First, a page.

Two weeks ago, our lesson in church was “I am Thankful for Fish,” and we took our little fish in a jar and learned about Jonah and sushi and loaves and fishes. We passed around the jar until they started shaking it like Darla. They LOVED THE FISHY! I guess this little boy really took the lesson to heart. He wanted the fish to be free to play with its cannibalistic friend. At least my little friend didn’t eat the fish, or put it on land to see if it was amphibious.

According to our class, Jesus is amphibious. He is amphibious because he can go on land and on water. He is also amphibious because I asked them to name some amphibious creatures and, odds are, if I ask them a question at church, nine times out of ten, Jesus is the right answer.

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13 Responses to I Am Thankful for Fish

  1. mo says:

    I love that you can reference “Karate Kid,” “Finding Nemo” and “Survivor” all in one makes-sense post—and that I caught all of it. Thank you for teaching the babies about Jesus, and his amphibiousness.

  2. Leigh says:

    I love it. Seriously laughing out loud. Not at you of course, but in a ‘oh, its so real, I get it” kind of way.

  3. Jessica says:

    Start wearing slacks to church. No, really. I started a few weeks ago. It makes riding my bike much easier (no need to hold the skirt down with one hand while steering with the other), and when I have to pick up a gagging Sunbeam and run for the trashcan, there is no chance of an accidental skirt-caught-and-underpants-showing.

    • I have yet to find a pair of slacks that makes me feel as “Sunday bestish” as my dresses and skirts do. I have a friend who totally pulls it off. I should ask her to be my personal shopper in this time of Sunbeam need.

  4. Janet says:

    I taught that age group, too. Nursery school and Sunday school. Wonderful some days. Not so wonderful other days. You tell the stories so well. Thanks for the memories.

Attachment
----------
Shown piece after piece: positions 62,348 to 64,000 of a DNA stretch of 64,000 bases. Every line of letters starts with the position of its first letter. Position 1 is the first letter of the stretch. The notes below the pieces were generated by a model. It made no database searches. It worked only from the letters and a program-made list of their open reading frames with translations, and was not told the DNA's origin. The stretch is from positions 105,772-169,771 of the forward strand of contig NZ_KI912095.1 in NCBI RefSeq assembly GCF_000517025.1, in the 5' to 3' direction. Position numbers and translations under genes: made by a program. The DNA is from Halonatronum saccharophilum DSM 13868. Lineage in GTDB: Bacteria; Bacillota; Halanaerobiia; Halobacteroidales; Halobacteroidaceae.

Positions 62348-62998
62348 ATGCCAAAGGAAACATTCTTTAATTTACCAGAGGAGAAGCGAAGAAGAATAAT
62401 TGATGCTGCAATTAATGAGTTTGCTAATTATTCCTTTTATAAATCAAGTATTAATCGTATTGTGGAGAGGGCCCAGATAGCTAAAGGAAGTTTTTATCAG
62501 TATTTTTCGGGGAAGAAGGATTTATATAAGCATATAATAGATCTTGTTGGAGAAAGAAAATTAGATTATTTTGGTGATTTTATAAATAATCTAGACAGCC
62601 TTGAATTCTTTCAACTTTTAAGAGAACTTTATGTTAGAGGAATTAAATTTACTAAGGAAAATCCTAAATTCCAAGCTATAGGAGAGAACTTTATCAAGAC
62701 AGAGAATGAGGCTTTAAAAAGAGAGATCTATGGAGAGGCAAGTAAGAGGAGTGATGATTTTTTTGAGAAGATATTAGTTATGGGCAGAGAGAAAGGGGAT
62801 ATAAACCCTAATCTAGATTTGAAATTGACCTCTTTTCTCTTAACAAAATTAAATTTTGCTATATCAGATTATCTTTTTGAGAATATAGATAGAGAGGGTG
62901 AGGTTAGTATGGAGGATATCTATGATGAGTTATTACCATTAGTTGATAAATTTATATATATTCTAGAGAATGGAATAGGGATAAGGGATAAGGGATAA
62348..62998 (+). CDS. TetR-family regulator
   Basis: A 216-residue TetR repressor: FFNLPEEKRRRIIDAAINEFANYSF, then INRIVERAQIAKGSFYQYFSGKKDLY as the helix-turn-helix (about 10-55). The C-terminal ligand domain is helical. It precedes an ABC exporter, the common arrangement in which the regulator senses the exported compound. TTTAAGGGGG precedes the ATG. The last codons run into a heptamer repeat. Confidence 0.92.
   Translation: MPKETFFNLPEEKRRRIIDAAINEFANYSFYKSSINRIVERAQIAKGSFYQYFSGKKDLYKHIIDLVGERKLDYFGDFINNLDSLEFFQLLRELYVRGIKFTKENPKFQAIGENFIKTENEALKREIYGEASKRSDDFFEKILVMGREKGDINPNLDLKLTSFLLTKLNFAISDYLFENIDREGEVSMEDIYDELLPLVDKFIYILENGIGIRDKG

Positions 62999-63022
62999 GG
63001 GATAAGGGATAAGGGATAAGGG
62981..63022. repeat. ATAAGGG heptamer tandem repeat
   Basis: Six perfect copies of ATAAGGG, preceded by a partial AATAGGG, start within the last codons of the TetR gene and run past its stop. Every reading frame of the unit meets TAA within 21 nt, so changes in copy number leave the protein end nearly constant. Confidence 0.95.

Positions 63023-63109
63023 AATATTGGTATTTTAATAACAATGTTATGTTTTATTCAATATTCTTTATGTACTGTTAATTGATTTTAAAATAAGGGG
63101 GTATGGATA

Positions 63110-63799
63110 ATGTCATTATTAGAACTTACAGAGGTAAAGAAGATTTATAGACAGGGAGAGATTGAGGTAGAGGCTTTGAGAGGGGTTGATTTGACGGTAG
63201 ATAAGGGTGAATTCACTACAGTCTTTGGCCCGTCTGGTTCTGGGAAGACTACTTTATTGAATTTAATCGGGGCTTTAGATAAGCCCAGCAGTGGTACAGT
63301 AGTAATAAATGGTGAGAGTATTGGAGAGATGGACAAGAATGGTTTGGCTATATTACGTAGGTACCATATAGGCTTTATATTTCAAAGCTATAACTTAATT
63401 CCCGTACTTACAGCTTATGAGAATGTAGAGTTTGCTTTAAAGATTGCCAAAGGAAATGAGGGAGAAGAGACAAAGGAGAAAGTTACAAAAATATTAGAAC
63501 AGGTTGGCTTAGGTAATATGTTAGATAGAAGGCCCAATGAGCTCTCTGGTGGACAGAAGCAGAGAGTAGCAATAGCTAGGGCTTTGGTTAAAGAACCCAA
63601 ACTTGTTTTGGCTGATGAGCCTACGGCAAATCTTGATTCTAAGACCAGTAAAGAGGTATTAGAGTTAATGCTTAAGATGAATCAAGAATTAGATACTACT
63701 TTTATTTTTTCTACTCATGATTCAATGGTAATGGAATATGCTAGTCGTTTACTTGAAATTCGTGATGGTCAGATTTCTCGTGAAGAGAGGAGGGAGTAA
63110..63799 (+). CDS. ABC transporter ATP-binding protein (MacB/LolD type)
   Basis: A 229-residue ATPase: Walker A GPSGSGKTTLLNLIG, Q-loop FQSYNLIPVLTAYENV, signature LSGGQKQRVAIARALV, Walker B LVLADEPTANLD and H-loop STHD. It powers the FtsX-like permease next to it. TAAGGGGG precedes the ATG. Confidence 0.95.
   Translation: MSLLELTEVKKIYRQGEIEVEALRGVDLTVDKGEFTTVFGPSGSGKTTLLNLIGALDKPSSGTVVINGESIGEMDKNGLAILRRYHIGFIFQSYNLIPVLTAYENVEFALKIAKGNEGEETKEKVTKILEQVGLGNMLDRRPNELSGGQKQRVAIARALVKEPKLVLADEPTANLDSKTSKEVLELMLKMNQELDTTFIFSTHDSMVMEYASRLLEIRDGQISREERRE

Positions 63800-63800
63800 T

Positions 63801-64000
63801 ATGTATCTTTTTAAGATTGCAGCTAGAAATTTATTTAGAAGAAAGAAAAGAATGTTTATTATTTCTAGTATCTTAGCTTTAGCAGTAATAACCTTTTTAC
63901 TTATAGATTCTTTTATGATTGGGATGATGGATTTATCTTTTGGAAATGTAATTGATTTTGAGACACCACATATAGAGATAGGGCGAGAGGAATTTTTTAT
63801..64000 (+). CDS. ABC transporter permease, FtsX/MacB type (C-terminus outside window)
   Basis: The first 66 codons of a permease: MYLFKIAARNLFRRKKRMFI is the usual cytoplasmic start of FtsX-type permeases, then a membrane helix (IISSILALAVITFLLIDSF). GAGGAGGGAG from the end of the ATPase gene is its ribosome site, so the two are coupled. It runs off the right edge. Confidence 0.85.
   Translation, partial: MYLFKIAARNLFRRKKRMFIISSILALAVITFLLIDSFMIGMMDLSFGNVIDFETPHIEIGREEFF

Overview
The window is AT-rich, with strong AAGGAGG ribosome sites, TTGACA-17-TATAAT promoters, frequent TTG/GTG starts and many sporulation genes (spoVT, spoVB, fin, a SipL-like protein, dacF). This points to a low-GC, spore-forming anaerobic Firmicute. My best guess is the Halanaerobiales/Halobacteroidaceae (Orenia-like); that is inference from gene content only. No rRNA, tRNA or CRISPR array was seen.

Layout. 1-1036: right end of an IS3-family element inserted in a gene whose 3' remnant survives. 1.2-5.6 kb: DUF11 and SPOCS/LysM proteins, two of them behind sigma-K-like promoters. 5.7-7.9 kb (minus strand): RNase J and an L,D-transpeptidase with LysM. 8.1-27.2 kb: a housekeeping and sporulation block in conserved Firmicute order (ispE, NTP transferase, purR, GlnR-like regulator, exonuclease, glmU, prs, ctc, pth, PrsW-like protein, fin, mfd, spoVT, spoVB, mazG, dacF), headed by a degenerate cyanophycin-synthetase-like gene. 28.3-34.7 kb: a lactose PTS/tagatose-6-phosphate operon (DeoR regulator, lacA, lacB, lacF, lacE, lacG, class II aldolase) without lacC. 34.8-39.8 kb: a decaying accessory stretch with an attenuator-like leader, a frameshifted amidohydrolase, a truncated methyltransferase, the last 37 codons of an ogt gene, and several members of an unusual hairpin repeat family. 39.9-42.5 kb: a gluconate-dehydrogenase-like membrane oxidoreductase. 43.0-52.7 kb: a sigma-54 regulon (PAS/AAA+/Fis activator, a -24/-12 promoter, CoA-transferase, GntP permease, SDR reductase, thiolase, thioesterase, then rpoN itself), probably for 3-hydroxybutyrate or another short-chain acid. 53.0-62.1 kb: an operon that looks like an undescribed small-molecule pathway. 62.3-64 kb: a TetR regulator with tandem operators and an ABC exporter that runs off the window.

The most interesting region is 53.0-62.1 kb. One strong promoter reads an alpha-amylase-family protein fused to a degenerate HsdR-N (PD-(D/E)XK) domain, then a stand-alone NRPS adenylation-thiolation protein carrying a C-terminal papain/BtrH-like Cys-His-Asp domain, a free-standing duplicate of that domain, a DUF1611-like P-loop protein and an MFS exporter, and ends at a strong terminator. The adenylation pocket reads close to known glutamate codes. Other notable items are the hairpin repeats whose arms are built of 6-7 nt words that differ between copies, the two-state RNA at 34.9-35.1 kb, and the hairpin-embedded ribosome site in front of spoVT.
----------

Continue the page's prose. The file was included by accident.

Janet

  5. Awesomemom says:

    Little kids are crazy fast when you don’t necessarily think they should be. At that age my older boys would catch flies and bees with their bare hands. It was astounding that they could nab them so fast but otherwise had terrible hand eye coordination.

  6. chanel says:

    and… i teach sunbeams here in CO and this makes me laugh so hard. Sunburnt was probably the single greatest post ever written, but this is a close follow up. Thanks for helping me see the “glory” of it ALL!

  7. Jen says:

    “We should take her to her parents.” Love it! This was me and my husband’s first calling together after we were married and he joined the church. I was so scared he would stop coming (he didn’t).

    We are moving to Seattle. I want to be in your ward, DYM!

  8. Kjirsti says:

    I randomly came across your blog when I some how searched Seattle and Mom. What a delightful read! (The hubs and I are moving to Seattle next month with our two year old son.) I loved your thoughtful yet spunky writing. I’ll look forward to following your future posts!

  9. Marci says:

    I loved this post, of course I love them all. When I read the title I thought it was either going to be about real goldfish, or goldfish crackers. (You can see where my K1 teacher mind is). I’m just finishing up a writing class, and I think you could have been a guest teacher :) I love your words!

  10. Jennifer B. says:

    Oh how I needed this! I was recently released from YW and am now teaching Sunbeams. I completely identify with your thoughts here and in your January post. Thank you for the laughs and also for your great ideas. It sure is an adventure :)

  11. Jill says:

    I don’t understand why it seems that parents of little ones are always put in primary WITH their little ones. It seems to me that those kids have a harder time behaving than the other kids who are having a hard time being ‘have. I speak from experience, of course. I was called as primary president about 6 months before my youngest at the time was to be a sunbeam. Things went alright, until January. My son and my 1st counselor’s son were both new sunbeams. They could Not stay seated or follow directions if their little souls depended on it. Of course the teacher was little to no help because we were right there.
    Here’s hoping your own darling sunbeam won’t give you that much trouble. But I hear girls are different. Maybe you should just send her to her parents…